“Feels Like Detroit”—A Rock and Roll Love Story of Sorts
Every love story is also a tragedy.
Or at least someone once told me that. One of my favorite love stories is the song “What I Like About You” by The Romantics. It’s one of the top money-earning songs in rock and roll history. The tragedy is the story of where the money went, and how.
“Feels Like Detroit” started as an essay for a seminar in my doctoral program. We’d been challenged to write about something that was non-academic in a decidedly non-academic way. And what could be less academic than a band that wore red leather suits and wrote three chord songs.
That challenge came from David Kirby. David, then and now, favors the act of looking, of exploring, of trying. You see it in his poems, as they wander across the south and head to the Italian hospital where his child was born, or to a cafe in France where he eavesdrops on the diners seated next to him.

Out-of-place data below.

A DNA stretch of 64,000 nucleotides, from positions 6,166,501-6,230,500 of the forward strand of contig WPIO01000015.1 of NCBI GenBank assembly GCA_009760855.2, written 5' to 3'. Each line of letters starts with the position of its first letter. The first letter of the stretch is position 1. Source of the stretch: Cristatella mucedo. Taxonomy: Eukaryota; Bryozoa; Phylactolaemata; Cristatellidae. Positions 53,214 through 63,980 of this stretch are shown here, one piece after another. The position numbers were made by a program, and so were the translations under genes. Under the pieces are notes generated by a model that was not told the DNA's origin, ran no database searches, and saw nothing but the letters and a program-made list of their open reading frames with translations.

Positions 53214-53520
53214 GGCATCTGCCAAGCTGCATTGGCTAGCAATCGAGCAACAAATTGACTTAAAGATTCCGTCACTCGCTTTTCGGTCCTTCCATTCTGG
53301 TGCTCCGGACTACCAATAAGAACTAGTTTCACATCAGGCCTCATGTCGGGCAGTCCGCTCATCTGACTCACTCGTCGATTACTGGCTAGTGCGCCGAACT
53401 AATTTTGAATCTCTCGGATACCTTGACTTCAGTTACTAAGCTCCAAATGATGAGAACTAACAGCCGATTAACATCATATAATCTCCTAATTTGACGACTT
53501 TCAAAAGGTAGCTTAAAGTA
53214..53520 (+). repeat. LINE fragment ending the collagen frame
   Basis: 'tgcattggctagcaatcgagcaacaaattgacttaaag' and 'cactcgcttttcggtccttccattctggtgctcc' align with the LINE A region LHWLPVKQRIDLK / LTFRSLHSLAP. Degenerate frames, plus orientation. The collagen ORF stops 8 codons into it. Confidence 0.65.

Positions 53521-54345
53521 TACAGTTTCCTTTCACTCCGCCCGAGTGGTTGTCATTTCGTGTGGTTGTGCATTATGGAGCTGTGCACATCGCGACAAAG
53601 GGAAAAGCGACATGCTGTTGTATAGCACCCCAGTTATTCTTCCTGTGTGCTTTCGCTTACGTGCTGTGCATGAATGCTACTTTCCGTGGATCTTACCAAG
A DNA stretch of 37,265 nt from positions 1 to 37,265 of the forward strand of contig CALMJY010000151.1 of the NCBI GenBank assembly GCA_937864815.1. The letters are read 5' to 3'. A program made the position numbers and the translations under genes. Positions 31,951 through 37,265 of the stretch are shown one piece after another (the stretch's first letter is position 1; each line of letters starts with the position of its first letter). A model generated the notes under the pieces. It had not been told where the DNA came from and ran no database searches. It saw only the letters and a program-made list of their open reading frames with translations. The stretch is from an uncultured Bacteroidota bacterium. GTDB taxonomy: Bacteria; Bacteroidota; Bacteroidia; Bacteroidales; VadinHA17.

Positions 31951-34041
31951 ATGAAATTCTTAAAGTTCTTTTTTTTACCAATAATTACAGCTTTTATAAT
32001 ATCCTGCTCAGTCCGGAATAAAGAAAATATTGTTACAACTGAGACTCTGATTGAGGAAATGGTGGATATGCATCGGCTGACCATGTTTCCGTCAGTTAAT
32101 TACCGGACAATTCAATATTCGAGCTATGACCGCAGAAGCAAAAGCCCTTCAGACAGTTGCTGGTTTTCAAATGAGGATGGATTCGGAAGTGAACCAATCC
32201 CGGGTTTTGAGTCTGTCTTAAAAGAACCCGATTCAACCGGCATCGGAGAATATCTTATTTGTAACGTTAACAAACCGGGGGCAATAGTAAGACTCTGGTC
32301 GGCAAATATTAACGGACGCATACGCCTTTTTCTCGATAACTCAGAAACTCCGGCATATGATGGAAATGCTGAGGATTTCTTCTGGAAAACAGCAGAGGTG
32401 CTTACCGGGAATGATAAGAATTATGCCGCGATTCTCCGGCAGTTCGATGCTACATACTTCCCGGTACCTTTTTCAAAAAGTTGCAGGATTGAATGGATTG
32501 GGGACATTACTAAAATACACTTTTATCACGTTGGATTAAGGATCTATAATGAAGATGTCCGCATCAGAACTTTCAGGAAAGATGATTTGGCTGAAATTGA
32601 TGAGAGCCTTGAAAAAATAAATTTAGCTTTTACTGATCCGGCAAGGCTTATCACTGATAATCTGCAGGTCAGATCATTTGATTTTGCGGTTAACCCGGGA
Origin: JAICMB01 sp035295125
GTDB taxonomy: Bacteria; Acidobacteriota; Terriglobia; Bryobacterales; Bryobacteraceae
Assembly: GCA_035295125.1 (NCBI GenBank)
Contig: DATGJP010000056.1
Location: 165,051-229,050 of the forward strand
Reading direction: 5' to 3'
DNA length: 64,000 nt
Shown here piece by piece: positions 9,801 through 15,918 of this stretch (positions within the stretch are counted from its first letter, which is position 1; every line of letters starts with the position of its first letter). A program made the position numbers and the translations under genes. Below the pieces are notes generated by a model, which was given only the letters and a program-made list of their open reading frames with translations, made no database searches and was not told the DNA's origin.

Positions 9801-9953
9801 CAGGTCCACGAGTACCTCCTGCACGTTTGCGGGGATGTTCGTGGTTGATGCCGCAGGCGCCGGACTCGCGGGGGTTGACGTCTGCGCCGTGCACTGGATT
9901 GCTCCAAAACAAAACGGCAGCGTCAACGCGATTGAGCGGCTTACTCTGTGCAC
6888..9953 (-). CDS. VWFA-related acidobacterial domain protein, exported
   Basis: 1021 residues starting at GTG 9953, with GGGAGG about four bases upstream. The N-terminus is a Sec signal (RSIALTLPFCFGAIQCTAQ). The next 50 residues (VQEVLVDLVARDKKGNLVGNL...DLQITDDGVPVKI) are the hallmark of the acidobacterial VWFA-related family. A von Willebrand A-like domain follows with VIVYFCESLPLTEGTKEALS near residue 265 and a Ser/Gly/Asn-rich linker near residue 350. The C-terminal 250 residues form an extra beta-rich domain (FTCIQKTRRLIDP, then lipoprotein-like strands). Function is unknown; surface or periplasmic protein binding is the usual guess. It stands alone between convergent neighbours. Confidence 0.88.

This essay is all about eavesdropping. I met a guy who knew a guy; that second guy had worked at Criteria Studios in Miami, and for the price of a beer, the stories could be mine.
Criteria started out of a station wagon back in 1958, the owner driving from beachfront estate to beachfront estate, recording the big orchestra warblings of Gleason and Arthur Godfrey. Derek and the Dominoes cut Layla here; the brothers Gibb put together their disco juggernaut in the back room.
It helped that I knew so many of the people he was talking about. And somehow, during the conversation, I realized that the story of the music recorded at Criteria was also the story of me, the high school me who owned black and white guitars and played three-chord songs and was prone to bouts of melancholia and obsession. I listened for a while, or I eavesdropped, and I came away with a far more universal story than I ever imagined.